This Holiday Season, Every Day is Cyber Monday
BY Evan Klonsky
Hoping to spread the Black Friday cheer, online retailers are piling on the discounts all month long.
EGG CRATES: The online retailer Newegg.com hopes to keep its New Jersey distribution center humming all month long, not just on Cyber Monday.
First came Black Friday. Then we had Cyber Monday. Now, get ready for Black November. This year, as never before, online retailers are planning an entire month of discounts geared to draw holiday shoppers to spend more money.
For example, online retailer Newegg.com, which sells consumer electronic and IT products online, began the month with an offer for a 120 GB Western Digital hard drive priced at $20. The move paid off in brisk sales, says Bernard Luthi, Newegg's vice president of marketing and merchandising. "People are starting to realize that it's a black entire month," Luthi says. "And that's why we're working to put out an event every day."
Newegg isn't alone in trumpeting month-long bargains. Sears ran a "Black Friday" promotion on the first of the month (a Monday, as it happened), while other big-box retailers such as Wal-Mart rolled out early free-shipping promotions. Fashion retailers are casting a wider net for discount-eager buyers, too—especially Groupon-inspired member-sales sites such as Ideeli.com and HauteLook.com, which have been running expanded sales.
Many companies are using social media to extend the Black Friday-Cyber Monday party, or pushing sales through mobile apps made for iPhone and Android phone users. Ideeli, the discount designer sale site uses Twitter to respond to queries from its 16,000 followers, and employs a hashtag to promote Black Friday week (#ideeliblack). Newegg leaks information about upcoming deals to the more than 400,000 shoppers who are fans of its Facebook page. The site's user-moderated online community, Eggxpert, also guides would-be buyers through support and product advice. "We don't have our own tech support team," Luthi says. "So we rely on this community and use it as a means of communicating back and forth with customers."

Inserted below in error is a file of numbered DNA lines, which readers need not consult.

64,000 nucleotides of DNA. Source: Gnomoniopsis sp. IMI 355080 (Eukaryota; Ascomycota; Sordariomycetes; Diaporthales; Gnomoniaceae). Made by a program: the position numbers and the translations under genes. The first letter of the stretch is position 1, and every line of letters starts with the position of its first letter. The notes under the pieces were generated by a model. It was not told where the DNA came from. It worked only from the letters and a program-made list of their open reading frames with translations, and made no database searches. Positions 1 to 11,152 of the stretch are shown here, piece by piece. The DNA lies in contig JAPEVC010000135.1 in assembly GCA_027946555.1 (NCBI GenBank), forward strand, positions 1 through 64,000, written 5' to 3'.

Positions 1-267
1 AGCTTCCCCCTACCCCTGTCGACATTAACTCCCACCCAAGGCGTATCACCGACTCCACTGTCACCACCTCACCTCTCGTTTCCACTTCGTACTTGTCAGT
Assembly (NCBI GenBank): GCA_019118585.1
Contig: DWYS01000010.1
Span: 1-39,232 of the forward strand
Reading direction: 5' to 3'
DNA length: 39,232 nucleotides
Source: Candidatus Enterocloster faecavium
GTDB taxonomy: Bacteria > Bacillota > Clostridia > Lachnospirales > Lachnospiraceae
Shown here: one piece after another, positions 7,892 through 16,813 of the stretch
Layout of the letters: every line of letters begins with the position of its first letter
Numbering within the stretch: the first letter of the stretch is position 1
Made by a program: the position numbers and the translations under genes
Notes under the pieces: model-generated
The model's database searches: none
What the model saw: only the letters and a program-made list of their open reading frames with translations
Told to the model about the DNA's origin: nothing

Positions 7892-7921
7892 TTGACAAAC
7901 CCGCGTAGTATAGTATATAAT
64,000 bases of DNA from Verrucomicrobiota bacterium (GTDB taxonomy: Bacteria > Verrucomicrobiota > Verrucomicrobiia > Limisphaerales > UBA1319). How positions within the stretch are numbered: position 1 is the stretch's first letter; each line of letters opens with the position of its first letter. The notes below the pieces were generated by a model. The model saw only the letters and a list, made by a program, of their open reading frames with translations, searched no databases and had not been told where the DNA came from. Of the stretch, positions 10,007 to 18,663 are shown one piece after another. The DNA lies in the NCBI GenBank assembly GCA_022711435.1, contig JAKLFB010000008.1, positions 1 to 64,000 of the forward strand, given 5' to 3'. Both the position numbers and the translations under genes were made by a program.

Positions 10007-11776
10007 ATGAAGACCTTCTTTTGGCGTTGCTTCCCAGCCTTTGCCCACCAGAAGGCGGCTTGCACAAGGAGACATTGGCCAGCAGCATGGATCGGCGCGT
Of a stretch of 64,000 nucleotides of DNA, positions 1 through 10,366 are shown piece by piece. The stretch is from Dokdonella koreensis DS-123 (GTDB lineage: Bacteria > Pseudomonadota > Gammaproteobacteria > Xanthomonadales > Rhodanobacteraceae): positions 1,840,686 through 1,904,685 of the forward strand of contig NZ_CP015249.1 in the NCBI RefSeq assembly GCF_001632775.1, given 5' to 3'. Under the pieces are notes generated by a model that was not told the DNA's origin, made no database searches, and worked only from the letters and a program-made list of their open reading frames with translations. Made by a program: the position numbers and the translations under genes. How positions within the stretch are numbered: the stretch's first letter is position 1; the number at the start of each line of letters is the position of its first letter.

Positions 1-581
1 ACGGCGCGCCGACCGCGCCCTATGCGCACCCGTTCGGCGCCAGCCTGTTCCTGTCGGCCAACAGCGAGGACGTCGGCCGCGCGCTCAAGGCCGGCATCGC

The boom of online browsing and shopping throughout the month, however, isn't posing as big of a threat to in-store Black Friday as one would think. BDO USA, an accounting and consulting firm, projects a 3.8 percent increase in Black Friday sales, with brick-and-mortar retailers placing the emphasis on getting customers away from their screens and into stores. The prominence of month-long promotions may instead cannibalize Cyber Monday sales, as businesses attempt to spread deals throughout the month. BDO predicts a 2.5 percent increase in Cyber Monday sales, and 74 percent of chief marketing officers expect sales that day to stay flat, according to a survey.
A desire for better inventory management is helping to drive the trend. Running daily deals helps retailers calibrate how much stock they will need day-in and day-out rather than being taken by surprise by a product boom and selling out too quickly."We've seen retailers do a very good job the last couple of years maintaining and managing their inventory levels," says Ted Vaughan, a partner at BDO USA.
Website downtime is another concern that Black November promotions are meant to address. E-commerce sites have in recent years been hobbled during the spikes in traffic on Black Friday and Cyber Monday. Of course, downtime can occur any time a Black November promotion heats up. Earlier this month, the site for home improvement retailer Lowe's crashed after a promotion from Facebook.
Though there has yet to be a full on crash at Newegg, Luthi said he saw significant slowdown last year on Black Friday, the site's highest traffic day for the year. "You try to mitigate that through IT infrastructure and making sure your entry pages are correctly weighted," Luthi says. "This year, we're taking great care that we won't have the site go down."
At the company's 385,000 square foot distribution center in Edison, New Jersey, which distributes 40 percent of the company's sales, a seamless order-processing system is gearing up to maximize sales this holiday season. "One-hundred percent of orders received by 3:30 pm will go out that day," promises Luthi, as he leads a tour group through the building filled with cardboard boxes and bubble wrap. When supplies do run short, he adds, it is critical to communicate with customers in order to prevent hurt feelings.
Retailers' ultimate goal this year may simply be to get consumers shopping again after several dismal years of holiday sales. If a steady stream of deals is the best way to reach frugal, post-recession shoppers, businesses are willing to oblige them. "People are really price-conscious, maybe more so than they were a year ago or two years ago," Luthi says. "You have to work a little harder, but I still think that buying optimism is there."